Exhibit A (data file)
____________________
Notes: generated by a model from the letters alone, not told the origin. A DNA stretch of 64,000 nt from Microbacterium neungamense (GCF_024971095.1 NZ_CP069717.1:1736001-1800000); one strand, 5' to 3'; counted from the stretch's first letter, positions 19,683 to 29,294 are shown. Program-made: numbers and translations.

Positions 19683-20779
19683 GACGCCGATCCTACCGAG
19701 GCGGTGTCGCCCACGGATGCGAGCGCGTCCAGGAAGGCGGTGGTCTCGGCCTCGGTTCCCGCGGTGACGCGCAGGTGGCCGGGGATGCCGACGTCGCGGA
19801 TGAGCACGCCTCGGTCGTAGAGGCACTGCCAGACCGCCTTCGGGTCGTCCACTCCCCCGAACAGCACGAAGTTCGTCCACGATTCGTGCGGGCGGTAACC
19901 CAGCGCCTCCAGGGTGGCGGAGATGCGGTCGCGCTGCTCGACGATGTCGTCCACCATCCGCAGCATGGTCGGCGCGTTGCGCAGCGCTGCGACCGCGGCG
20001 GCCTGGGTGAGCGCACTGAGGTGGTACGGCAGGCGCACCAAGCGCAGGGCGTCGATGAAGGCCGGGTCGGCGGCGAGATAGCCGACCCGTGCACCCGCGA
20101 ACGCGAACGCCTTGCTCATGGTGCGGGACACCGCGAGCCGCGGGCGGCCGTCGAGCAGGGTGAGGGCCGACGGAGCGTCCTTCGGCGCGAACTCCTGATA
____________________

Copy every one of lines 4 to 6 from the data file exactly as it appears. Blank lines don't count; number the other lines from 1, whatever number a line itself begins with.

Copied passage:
19701 GCGGTGTCGCCCACGGATGCGAGCGCGTCCAGGAAGGCGGTGGTCTCGGCCTCGGTTCCCGCGGTGACGCGCAGGTGGCCGGGGATGCCGACGTCGCGGA
19801 TGAGCACGCCTCGGTCGTAGAGGCACTGCCAGACCGCCTTCGGGTCGTCCACTCCCCCGAACAGCACGAAGTTCGTCCACGATTCGTGCGGGCGGTAACC
19901 CAGCGCCTCCAGGGTGGCGGAGATGCGGTCGCGCTGCTCGACGATGTCGTCCACCATCCGCAGCATGGTCGGCGCGTTGCGCAGCGCTGCGACCGCGGCG